Not Smart: Warner Music Issues DMCA Takedown On Larry Lessig Presentation

from the this-is-going-to-hurt dept

If there were anyone out there to whom you would not want to send a random takedown notice for an online video, it would probably be Larry Lessig. Given that Lessig has become the public face for those who feel that copyright has been stretched too far, as well as being a founder of Stanford's Fair Use Project, and who's written multiple books on these issues, you would think (just maybe) that any copyright holder would at least think twice before sending a DMCA takedown on a Larry Lessig presentation.

Apparently, you'd be wrong.

Lessig has announced that Warner Music issued a DMCA takedown on one of Lessig's own presentations, in which his use is almost certainly fair use. Lessig, of course, is a lawyer, and a big supporter of fair use, so it's no surprise that he's also said he's going to be fighting this.

The thing that I can't understand is who at Warner Music would decide this was a good idea? We've seen Warner make a number of highly questionable moves over the past six months, but this may be the most incomprehensible. Warner Music may claim it was an accident or that it didn't mean to send the takedown, but that's hard to fathom as well. The DMCA rules are pretty clear, that the filer needs to clearly own the content, and previously lawsuits have said they need to take fair use into account. I'm guessing we haven't heard the end of this yet...

Update: Some people have been asking which Lessig presentation was taken down. It's been reposted elsewhere, so you can check it out, and then explain how Warner Music has any claim to a takedown.

Filed Under: copyright, dmca, fair use, larry lessig, takedown
Companies: warner music group

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  1. identicon
    John P, 30 Apr 2009 @ 8:31am

    A bug in the system.

    I watched the video being claimed to infringe copyright law. In my opinion, any rational human being, after watching the presentation, would not even consider the legal considerations under existing copyright law.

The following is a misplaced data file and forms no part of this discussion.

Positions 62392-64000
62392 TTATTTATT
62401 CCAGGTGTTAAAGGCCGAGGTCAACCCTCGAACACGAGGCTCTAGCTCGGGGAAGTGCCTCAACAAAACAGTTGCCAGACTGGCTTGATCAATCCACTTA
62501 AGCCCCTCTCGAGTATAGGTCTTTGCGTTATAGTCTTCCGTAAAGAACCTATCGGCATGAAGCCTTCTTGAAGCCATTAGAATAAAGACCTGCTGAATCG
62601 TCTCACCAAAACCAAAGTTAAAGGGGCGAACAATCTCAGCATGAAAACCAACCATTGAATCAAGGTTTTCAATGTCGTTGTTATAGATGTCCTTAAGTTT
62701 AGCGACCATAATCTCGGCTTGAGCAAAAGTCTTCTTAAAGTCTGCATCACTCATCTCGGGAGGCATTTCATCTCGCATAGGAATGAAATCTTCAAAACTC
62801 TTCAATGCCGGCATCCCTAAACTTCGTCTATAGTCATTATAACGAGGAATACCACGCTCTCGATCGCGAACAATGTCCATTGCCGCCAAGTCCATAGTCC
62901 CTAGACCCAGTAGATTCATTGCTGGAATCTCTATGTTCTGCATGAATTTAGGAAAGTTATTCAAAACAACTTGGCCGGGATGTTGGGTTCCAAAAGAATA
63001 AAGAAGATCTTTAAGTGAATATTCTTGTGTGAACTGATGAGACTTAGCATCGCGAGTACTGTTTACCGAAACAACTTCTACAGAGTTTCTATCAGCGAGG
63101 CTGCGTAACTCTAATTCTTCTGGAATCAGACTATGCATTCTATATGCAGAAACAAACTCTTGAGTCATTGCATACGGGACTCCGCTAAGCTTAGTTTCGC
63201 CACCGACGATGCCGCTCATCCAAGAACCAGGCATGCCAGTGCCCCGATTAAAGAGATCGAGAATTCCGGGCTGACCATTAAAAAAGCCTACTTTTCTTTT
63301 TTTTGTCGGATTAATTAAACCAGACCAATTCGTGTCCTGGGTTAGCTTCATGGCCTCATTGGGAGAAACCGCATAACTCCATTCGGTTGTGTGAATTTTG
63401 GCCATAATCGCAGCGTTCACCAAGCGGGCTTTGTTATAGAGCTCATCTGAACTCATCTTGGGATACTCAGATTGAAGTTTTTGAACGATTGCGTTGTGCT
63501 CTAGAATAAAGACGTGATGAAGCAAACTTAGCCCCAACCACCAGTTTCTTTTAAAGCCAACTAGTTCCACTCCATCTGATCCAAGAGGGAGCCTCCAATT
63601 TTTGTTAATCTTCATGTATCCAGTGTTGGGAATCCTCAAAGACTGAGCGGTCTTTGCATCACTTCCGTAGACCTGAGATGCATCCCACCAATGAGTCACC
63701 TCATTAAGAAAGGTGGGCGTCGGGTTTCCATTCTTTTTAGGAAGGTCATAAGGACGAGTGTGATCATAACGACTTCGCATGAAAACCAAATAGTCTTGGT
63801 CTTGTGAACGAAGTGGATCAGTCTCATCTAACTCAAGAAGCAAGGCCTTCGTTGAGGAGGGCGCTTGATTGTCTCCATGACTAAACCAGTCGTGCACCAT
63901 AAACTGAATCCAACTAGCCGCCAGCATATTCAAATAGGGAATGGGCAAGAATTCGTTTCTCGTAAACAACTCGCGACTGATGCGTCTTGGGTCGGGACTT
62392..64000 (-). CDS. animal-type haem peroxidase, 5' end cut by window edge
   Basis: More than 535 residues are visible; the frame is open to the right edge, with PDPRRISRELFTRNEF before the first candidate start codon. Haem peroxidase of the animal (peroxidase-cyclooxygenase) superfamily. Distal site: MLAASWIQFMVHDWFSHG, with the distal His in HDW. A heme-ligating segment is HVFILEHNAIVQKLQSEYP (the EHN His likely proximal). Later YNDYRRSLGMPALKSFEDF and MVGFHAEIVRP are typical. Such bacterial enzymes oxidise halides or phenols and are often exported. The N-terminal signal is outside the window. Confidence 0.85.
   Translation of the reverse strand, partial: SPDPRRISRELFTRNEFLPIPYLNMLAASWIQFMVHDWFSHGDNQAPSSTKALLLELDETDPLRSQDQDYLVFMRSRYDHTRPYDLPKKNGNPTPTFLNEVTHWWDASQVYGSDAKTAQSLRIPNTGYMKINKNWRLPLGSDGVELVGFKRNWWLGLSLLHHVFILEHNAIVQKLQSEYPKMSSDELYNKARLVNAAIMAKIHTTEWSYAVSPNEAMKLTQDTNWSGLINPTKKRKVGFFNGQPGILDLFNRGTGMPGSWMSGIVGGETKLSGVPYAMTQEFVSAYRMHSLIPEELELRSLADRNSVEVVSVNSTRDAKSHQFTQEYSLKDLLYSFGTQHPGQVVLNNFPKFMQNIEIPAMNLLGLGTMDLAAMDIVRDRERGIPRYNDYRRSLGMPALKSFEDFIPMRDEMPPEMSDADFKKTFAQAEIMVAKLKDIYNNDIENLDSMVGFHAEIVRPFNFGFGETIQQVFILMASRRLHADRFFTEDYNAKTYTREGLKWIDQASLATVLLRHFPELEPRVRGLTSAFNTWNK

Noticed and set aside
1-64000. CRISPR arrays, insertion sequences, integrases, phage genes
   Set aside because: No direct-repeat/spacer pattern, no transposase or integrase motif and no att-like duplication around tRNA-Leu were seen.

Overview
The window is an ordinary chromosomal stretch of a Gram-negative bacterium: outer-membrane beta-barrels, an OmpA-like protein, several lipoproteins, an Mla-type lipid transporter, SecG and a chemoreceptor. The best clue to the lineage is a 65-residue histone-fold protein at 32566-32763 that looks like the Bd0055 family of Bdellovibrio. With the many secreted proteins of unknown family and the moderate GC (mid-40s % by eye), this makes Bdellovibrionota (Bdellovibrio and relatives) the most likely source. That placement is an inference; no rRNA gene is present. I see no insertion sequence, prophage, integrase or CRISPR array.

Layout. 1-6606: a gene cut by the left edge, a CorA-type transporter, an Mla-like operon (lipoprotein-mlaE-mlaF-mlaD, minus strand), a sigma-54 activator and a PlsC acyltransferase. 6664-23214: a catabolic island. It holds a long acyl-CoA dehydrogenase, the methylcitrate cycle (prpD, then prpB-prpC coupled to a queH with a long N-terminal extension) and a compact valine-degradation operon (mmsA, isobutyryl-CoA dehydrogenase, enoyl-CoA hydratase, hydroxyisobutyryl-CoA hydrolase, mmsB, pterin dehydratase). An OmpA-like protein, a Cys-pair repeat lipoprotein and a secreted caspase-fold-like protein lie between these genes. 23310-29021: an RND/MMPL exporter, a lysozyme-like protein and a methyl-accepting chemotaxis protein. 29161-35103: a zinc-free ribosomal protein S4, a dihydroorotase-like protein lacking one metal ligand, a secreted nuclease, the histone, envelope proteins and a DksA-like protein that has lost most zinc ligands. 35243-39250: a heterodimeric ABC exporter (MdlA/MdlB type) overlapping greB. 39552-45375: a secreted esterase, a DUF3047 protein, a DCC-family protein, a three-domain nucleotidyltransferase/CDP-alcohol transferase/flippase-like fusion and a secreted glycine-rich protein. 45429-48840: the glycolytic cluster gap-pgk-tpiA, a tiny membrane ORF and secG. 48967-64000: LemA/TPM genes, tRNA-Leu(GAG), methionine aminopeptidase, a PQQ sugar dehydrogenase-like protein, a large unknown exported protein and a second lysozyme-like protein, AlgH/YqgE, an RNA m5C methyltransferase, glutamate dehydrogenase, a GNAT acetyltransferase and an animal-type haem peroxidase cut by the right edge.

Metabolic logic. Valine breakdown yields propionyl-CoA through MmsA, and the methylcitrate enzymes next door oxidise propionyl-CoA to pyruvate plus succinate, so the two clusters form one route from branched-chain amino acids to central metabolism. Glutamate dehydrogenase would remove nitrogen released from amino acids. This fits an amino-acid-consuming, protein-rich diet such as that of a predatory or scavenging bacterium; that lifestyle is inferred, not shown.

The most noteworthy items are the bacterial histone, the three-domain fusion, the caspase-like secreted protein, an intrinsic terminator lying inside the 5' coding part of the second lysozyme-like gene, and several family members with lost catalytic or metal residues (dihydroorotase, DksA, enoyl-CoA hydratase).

The imagery, audio, and remixes used, poignantly depicted the realities of the artistry and culture spreading online today. Some of the examples were truly amazing pieces of work, which would have been impossible to create as little as a few years ago.

    This was obviously a social and political statement, using appropriate examples from existing culture ( and none in it's entirety), to reinforce the author's position, and facilitate the understanding of those viewing the statement.

    If this was an automated take down notice, then it clearly shows a flaw in the base coding of the detection system. There is absolutely NO method of determining the validity of use in an automated manner. If this was not an automated take down notice, it would indicate a more profound problem.

    Does a letter or notice from a lawyer have the force of law? Just receiving a letter claiming their belief in infringement does not constitute proof of infringement. Yet the receipt of such letters is followed by take down as if it were a court order stating proof of infringement requiring action. This makes no sense to me at all, except in the use of law as form of duress or extortion - clearly not what the principle of law is designed for.

    With obligatory IANAL, I presume no defence other than the viewing of this presentation would be required to convince any rational human being of the falsity of infringement claims. Unfortunately, rationality may be in in short supply these days.

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